After 18 months with all physical exchanges at a standstill, the first four participants from Hald International School are on their way to Kenya for an exchange stay in Nairobi.

“I’m really looking forward to it – it’s going to be great,” says Anne Hilde Andersen.

The 19-year-old from Lyngdal in Agder is one of four students from the school travelling to Kenya this week for a six-month exchange.

For many years, Hald International School has run reciprocal exchange projects largely financed by Norec (the Norwegian Agency for Exchange Cooperation). The actual exchanges are between Hald International School’s owner organisations and their cooperation partners in Africa, Asia and Latin America.

But when the world was hit by the Covid pandemic in March 2020, all travel came to a sudden stop, and with it all exchanges. The Norwegian Ministry of Foreign Affairs lifted the global travel advice on 1 October this year.

Participants from the south came in August
Agnar Aasland, the principal of Hald International School, makes no secret of how important it is that the school can once again send students to cooperation partners in the south.

“These four are the first participants to travel from Norway and to Kenya since the start of the coronavirus pandemic. But the first participants from the south came to Norway back in August. Four participants from Kenya, six from Brazil and two from Hong Kong are all well under way with their exchange in Norway,” Aasland says.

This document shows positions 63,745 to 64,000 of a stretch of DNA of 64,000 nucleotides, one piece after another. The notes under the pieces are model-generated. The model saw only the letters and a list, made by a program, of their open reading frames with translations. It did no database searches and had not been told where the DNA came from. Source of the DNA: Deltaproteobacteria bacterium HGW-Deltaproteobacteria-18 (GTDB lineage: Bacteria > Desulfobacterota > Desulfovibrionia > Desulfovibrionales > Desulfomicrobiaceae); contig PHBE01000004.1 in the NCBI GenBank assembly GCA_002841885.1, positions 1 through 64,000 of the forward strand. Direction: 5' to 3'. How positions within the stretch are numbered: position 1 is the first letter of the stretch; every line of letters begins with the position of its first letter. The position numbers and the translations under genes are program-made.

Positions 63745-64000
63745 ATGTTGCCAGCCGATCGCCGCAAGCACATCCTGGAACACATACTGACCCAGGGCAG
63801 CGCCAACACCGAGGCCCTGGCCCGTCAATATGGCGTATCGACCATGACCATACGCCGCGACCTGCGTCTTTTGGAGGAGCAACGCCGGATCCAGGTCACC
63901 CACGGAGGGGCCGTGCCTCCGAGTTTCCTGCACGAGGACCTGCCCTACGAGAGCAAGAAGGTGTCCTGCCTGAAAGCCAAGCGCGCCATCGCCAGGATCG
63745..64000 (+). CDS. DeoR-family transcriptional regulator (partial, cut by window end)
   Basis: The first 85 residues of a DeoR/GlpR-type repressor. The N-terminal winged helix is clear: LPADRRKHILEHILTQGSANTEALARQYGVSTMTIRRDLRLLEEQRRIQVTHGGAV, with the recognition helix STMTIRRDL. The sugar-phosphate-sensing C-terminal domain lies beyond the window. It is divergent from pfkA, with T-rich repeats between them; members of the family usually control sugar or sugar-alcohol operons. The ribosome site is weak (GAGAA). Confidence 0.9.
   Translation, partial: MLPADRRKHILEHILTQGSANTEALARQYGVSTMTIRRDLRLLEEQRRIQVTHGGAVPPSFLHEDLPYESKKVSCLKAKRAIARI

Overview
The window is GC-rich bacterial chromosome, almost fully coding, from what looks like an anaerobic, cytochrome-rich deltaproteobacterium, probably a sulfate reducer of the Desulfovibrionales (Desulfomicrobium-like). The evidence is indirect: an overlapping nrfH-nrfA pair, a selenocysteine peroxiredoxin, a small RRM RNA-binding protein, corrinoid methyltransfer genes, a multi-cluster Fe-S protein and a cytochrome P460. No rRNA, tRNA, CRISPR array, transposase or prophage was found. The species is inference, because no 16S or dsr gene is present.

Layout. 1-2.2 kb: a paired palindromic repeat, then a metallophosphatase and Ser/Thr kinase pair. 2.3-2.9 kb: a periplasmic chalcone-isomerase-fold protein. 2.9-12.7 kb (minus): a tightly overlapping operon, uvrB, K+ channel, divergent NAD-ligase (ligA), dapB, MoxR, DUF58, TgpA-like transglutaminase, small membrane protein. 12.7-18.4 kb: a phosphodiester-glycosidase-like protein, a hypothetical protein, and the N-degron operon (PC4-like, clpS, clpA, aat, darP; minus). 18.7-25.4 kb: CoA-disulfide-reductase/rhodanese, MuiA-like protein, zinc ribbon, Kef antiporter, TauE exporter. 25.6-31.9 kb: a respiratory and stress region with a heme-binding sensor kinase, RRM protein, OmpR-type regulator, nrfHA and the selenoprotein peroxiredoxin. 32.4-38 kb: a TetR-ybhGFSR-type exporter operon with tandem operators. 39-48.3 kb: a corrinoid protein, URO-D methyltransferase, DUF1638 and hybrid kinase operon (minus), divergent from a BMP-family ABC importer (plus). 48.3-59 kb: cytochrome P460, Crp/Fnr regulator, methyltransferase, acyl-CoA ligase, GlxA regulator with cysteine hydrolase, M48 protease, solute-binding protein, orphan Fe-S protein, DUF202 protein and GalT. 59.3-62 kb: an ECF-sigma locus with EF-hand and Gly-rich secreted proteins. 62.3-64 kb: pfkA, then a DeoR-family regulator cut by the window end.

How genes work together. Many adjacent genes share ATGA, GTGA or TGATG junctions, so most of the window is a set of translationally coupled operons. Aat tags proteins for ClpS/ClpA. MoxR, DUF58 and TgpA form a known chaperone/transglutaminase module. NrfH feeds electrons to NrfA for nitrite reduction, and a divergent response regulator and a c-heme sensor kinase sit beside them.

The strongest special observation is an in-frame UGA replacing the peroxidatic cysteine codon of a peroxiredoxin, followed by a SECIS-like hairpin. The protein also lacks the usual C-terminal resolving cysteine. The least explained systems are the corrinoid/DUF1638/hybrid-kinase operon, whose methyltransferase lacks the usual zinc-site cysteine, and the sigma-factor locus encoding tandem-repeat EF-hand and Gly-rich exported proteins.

He adds that restarting exchanges now is based on a full assessment. Although the global travel advice has been lifted, many countries still have entry restrictions, relatively high infection rates and strict infection control measures. Anyone planning to travel needs to familiarise themselves with the situation in the country they will be visiting.

Based on a thorough risk analysis
Sille Lukowski, head of section at Norec, says thorough preliminary studies have been carried out before sending participants on exchange.

“Obviously, Norec wants to do what it can to enable physical exchanges to restart. But it must be safe for the participants going,” Lukowski says.

All Norec partners who wish to send participants abroad must carry out a thorough risk analysis. This ensures adequate steps have been taken to safeguard the participants’ health and safety, both in terms of the coronavirus situation as well as the general safety in the area they are travelling to.

“The risk analysis underlies everything we do,” says Lukowski.

Are going to a large organisation
Participant Anne Hilde Andersen hasn’t lost any sleep ahead of her departure.

“If the school and the government say it’s safe to travel, I trust them. I’m confident that there’s an effective system in place if something should happen,” Andersen says.

The participants in Hald International School’s exchange programmes are part of an exchange between the Norwegian Christian Student and School Association (NKSS) and student Christian movements in Kenya.

“They’re going to FOCUS Kenya, a large, professional organisation that works with students at universities and colleges,” Aasland explains.

The first half of the stay will be spent at the head office in Nairobi, then after Christmas they’ll be working at universities in smaller places in Nairobi through a trainee scheme.

“NKSS learns an incredible amount from running this exchange. The participants return with increased knowledge of how to run a student movement of this kind, and they gain a new perspective on Africa and what an exchange involves. The same applies to the participants from the south who have chance to live and work in Norway,” Aasland says.